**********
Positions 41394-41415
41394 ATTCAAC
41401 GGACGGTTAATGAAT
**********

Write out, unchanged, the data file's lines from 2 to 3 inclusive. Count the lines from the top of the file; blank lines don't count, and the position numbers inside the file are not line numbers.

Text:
41394 ATTCAAC
41401 GGACGGTTAATGAAT